I år bliver julen lettere for os, der har det svært med familiesammenkomster

Mange har det svært med julen og dens sociale forventninger. I år behøver vi, der tilhører denne gruppe, ikke føle os kejtede, akavede og til overs.

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This year, Christmas will be easier for those of us who have a hard time with family gatherings

Many people have a hard time with Christmas and its social expectations. This year, we who belong to this group do not have to feel awkward, awkward and left out.

After a mildly tumultuous, anxiety-provoking year, many are longing to be with their families at Christmas. This blog is not aimed at them, but at all of us who every year have a hard time with Christmas and all its expectations of traditions and how the togetherness with the family “should” feel.

Many families choose this year to celebrate Christmas alone or with fewer family members and without the characteristic family Christmas lunches during the Christmas days to avoid crossing bacilli from one branch of the family to another.

But as my matter-of-fact grandmother would say, “Nothing is so bad, it’s not good for anything.”

I am always challenged when the Christmas season begins. I did not grow up in a family that celebrated Christmas – I never learned to bake Christmas cookies or to make a Christmas decoration at school. We children of Jehovah’s Witnesses simply did not have to. I do not have a bag full of traditions that I can pull off when I try to make fun.

I love the idea of ​​Christmas. The heat from the oven, where the cookies have just lain and now fills the kitchen with its spicy scent, the decorated wood with the gifts underneath, the joy in the kids’ eyes, endless days of mulled wine and apple slices, cut-and-paste experiences around the table with peppercorns. This is how reality never shapes itself, but the idea is beautiful.

When I met my husband and he invited me to his parents’ house to celebrate Christmas, I was elated. Now I finally had to celebrate family Christmas, exactly as I had dreamed of since my last Christmas as an eight-year-old.

That, of course, was not the case. I felt completely wrong, had a hard time finding my place in the family puzzle. I felt awkward, the conversations were foreign, and the dynamics established through generations. I ended up running up to the room my boyfriend and I shared, and roaring. Meanwhile, the family sat gaping on the couch and did not understand why I reacted as I did.

Christmas is hard; we would like to, but all sorts of old luggage comes in, which makes it difficult.

Like me, many this year can do things exactly as they see fit without stress and pressure. It might be a little difficult at first; it’s all beginning. But when one breaks with consensus, then a feeling of freedom arises.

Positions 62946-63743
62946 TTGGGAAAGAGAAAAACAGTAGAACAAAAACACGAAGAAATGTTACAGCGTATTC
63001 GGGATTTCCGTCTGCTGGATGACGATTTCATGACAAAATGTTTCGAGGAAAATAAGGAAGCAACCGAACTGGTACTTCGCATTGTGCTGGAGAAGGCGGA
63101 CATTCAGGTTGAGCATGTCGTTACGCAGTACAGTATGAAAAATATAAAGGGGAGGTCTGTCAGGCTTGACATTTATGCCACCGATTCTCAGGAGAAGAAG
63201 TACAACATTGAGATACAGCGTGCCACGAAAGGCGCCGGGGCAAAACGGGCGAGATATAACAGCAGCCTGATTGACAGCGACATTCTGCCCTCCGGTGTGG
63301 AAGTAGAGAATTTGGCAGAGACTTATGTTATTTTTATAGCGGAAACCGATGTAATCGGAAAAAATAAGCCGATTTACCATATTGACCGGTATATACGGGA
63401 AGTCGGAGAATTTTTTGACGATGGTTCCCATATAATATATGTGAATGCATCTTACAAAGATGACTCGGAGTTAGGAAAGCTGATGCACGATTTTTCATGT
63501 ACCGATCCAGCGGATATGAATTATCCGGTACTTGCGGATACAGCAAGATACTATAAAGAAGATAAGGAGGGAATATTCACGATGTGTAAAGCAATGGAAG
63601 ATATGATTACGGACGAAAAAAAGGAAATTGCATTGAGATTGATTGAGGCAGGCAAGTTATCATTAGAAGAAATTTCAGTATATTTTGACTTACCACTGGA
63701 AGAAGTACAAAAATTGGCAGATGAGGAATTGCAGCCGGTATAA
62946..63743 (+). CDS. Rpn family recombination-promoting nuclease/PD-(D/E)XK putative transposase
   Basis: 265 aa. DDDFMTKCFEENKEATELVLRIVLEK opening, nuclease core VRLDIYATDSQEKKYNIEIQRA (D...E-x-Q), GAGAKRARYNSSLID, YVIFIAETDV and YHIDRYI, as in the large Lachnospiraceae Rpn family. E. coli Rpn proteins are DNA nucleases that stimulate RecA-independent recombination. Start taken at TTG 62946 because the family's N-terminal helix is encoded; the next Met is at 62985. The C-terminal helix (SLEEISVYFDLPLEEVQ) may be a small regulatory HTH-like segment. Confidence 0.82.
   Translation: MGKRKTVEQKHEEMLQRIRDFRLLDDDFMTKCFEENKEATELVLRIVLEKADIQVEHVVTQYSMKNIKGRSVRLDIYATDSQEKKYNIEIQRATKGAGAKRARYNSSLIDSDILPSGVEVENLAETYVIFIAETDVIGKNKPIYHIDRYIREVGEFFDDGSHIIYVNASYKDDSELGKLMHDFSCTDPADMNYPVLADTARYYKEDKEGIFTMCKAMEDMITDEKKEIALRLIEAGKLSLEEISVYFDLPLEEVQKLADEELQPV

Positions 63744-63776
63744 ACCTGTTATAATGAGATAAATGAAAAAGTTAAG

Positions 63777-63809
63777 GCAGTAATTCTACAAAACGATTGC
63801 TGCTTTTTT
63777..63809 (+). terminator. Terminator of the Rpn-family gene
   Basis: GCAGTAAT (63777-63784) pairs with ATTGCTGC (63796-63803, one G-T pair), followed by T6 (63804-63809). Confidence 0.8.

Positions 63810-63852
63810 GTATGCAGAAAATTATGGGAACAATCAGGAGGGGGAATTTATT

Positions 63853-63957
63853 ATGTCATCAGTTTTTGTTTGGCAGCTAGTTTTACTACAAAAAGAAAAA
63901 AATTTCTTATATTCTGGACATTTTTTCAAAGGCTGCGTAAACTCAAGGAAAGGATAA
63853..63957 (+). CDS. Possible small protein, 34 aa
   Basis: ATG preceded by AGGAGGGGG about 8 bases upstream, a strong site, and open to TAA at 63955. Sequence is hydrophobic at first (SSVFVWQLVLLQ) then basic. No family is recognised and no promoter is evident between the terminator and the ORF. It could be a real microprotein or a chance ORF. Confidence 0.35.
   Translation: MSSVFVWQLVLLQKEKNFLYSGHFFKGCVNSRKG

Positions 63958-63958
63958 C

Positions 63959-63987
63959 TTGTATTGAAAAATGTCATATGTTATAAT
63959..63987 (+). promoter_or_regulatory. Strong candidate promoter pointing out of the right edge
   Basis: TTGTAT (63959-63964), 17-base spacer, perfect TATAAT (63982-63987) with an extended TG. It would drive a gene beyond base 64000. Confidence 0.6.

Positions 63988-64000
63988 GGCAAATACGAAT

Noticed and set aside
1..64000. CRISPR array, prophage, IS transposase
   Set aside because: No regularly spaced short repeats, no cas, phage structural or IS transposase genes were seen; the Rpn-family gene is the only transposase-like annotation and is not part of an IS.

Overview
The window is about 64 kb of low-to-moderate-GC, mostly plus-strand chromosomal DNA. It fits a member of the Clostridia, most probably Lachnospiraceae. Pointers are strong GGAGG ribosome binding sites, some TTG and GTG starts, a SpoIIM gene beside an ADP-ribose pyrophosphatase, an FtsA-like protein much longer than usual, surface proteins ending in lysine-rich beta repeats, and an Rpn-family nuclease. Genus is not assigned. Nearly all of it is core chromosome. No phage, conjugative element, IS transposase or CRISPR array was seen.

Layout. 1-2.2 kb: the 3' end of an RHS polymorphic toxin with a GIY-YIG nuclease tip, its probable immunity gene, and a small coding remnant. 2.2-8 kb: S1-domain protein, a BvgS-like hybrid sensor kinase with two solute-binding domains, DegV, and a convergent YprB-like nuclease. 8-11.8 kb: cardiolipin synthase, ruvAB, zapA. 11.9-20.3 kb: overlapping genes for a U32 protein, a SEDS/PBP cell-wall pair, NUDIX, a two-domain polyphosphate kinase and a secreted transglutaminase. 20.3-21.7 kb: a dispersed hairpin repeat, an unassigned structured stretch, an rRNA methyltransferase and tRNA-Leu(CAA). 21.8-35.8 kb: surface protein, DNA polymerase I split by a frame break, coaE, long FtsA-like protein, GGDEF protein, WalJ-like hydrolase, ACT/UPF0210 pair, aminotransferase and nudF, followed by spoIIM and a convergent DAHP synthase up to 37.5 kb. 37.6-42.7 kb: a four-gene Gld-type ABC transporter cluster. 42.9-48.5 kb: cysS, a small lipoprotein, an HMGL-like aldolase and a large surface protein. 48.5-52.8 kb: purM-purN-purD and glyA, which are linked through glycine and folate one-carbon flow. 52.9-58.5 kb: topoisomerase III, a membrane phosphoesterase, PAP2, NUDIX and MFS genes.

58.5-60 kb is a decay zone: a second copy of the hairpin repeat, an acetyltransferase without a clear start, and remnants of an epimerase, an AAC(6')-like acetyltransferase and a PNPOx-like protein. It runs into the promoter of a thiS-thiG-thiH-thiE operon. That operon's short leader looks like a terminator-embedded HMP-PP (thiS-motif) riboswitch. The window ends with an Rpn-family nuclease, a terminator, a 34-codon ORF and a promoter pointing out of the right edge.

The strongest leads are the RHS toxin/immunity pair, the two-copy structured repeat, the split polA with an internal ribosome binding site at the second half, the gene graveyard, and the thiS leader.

Even though the Danes have not themselves chosen the situation that many families are in this Christmas, it may lead to a form of freedom. Suddenly there are no expectations, no “right” way to do anything that has to do with Christmas.

Christmas is filled with great emotions at each end of the social spectrum. To some extent, some people need to see the family and be with loved ones who know and embrace them. Some have lost a husband, a child or a close family member. Some have divorced and now need to figure out what Christmas should look like in the future. Some live far away from what they grew up with and need to feel a sense of belonging in a familiar, safe, family environment.

Others have a hard time with all the socializing and really want to have fun with their partner and any children without going and flying around to families on one side of the family. Some people have a hard time with Christmas for completely different reasons.

But we are not talking about it. There must be something wrong with one, if one of all the holidays can not enjoy Christmas and being with the family. Still, I would argue that many feel wronged and lonely right there in the middle of the in-laws’ lap around the coffee table with brownies.

This is so difficult to talk about because there is an implicit distance to those you should have the most fun with. How do you put it into words without hurting and without expressing your feelings in a way that makes you appear like the strangest antisocial fish?

It is not the fault of others, and certainly not my in-laws, that I get weird when the family gathers, and there is everything in the air that I can not figure out to decode.

At the same time, I refuse to be her the weird one, simply because I dare put into words what I from countless conversations with friends and acquaintances know are feelings I am not alone in having.

This year I think there are many, whether they dare say it out loud or not, who feel some relief over not having to spend most of two weeks tying themselves up, danger and whistling around to one family party after another and sitting at a Christmas-covered table and not knowing how to fit into the company while the exhaustion, irritation and feeling of inadequacy sets in.

(Google translate)

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